United for a Fair Economy, a liberal think tank, reports that for every dollar a white family earns in income, black and Hispanics take home only 57 and 59 cents, respectively. The discrepancy savages their net wealth, which is calculated by adding up the total value of one's investments, savings, homes and other property and then subtracting any debt. Blacks and Hispanics retain 10 and 12 cents of net worth, respectively, compared with every dollar held on to by white families.

Slightly more than half of whites surveyed, 53 percent, thought the nation has peaked in providing "good jobs for American workers." Their answers to the survey also blamed government in Washington, Wall Street financial institutions and spendthrift consumers "for the economic challenges facing this country today."


Minority opinion on job creation diverged from that of whites. Some 52 percent of Hispanics, who can be of any race, agreed that U.S. job creativity has peaked. Among blacks, just 35 percent agreed with the statement. But Hispanics put less blame on government or on financial institutions for the nation's economic challenges than blacks did. Instead, Hispanics blamed profligate consumers.

Blacks were less likely than whites (73 percent versus 89 percent), but more likely than Hispanics (71 percent), to blame government, which employs many African Americans and has supported civil rights causes. Blacks also didn't completely buy the idea that Wall Street is to blame (68 percent, versus 78 percent for whites and 64 percent for Hispanics). As for consumer spending, while nearly two-thirds of blacks thought it was a problem, they were less likely than whites and Hispanics (82 percent and 74 percent, respectively) to see it as a large issue.


Looking toward the future, blacks showed remarkable optimism. In the survey, more whites (37 percent) and Hispanics (24 percent) than blacks (18 percent) said that the changes they had made in their lifestyle because of the recession would be permanent. Blacks also were more likely (62 percent) than Hispanics (51 percent) or whites (36 percent) to believe that their family's financial situation would improve.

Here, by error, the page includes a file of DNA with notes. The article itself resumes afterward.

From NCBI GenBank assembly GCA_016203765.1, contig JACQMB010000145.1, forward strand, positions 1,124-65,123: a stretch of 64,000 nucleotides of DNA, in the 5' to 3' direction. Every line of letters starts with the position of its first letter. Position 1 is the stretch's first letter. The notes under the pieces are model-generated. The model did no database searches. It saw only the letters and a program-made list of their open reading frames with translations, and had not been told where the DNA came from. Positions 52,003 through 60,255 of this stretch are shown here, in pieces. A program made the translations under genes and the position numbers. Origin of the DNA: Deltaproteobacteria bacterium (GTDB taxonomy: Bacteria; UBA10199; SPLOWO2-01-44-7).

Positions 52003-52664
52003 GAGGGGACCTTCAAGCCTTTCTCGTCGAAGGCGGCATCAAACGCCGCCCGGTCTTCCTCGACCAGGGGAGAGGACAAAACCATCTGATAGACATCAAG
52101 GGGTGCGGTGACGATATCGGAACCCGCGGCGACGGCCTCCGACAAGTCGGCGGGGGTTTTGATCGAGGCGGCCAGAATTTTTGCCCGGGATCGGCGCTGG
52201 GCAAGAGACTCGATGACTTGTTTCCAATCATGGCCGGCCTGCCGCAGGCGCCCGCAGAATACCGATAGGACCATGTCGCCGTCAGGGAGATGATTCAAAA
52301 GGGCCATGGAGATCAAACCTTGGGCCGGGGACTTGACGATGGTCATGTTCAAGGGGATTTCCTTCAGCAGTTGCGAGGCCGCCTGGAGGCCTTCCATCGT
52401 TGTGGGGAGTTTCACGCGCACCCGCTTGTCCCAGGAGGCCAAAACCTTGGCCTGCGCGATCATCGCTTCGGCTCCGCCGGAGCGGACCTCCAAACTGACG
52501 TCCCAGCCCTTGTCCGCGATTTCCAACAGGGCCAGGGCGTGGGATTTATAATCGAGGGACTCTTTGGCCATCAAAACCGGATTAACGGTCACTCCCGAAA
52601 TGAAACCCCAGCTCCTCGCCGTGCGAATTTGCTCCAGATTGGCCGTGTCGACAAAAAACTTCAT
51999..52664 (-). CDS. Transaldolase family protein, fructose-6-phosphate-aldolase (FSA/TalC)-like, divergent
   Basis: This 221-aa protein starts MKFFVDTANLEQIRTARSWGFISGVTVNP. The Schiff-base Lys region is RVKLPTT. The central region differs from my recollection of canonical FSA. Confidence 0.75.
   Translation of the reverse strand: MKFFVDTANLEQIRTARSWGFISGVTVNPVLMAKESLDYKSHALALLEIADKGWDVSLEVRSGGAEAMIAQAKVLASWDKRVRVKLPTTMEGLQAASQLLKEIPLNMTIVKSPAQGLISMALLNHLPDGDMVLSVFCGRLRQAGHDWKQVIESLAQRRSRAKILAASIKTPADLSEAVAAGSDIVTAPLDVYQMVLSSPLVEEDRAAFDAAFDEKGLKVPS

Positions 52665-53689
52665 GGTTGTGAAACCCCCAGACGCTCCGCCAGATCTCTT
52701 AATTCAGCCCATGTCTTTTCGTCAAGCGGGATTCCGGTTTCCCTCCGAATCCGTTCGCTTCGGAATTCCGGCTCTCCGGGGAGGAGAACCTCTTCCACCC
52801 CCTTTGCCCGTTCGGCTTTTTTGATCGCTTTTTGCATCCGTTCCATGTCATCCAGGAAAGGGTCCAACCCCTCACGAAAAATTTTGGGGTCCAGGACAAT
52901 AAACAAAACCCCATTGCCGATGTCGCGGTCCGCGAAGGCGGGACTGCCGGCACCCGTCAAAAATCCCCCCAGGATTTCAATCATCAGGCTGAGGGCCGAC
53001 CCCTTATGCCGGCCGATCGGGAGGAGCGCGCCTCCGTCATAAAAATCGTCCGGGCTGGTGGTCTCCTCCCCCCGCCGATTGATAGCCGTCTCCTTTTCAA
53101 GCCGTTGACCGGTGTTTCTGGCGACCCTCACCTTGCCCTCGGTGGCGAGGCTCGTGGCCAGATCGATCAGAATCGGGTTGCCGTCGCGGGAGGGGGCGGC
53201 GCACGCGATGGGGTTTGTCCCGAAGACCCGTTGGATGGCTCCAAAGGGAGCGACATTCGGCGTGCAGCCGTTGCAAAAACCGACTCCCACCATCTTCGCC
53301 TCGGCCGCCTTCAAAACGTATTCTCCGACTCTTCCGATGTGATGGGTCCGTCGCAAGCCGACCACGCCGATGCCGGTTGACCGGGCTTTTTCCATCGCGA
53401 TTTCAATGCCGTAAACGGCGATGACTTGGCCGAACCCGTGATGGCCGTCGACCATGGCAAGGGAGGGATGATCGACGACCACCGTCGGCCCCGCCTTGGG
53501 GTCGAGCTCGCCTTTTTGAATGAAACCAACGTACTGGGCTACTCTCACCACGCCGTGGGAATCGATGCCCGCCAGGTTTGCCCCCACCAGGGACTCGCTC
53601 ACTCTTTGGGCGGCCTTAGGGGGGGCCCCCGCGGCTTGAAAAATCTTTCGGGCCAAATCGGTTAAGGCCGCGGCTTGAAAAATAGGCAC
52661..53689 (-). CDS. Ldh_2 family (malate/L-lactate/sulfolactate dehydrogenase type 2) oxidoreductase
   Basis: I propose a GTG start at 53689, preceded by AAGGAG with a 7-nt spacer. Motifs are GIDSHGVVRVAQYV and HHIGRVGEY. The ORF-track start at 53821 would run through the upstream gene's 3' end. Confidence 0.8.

Who participated in the survey? The poorest whites, 13 percent, had a total annual household income before taxes of less than $20,000. In this lowest-income group, 24 percent were black and 31 percent Hispanic. In the middle class, 17 percent of whites earned $65,000 to $99,000 annually. Eleven percent of blacks and 7 percent of Hispanics were in that category. In the $100,000-and-above bracket, whites constituted 19 percent; blacks, 12 percent; and Hispanics, 6 percent. A majority of those surveyed were between 30 and 64 years of age, and slightly more than half of the respondents were women.


Less than 13 percent of those surveyed were union members. Twenty percent went to church weekly. Of college graduates, 18 percent were white, 10 percent black and 8 percent Hispanic. Whites, at 79 percent, were the greatest percentage of homeowners, and 29 percent had paid off their mortgages. Fifty percent of blacks and Hispanics owned homes, but only 14 percent and 17 percent, respectively, owned their dwellings outright.

While Dick Gregory still appears to be correct when it comes to predicting layoffs, the broad fallout of the Great Recession may have frightened white workers in a way that their Great Depression-era grandparents would have understood. When many domestic and global sectors suffer reversals, the scythe of job destruction draws blood in all communities.


Read the Washington Post article on the survey here.

Frank McCoy is a frequent contributor to The Root.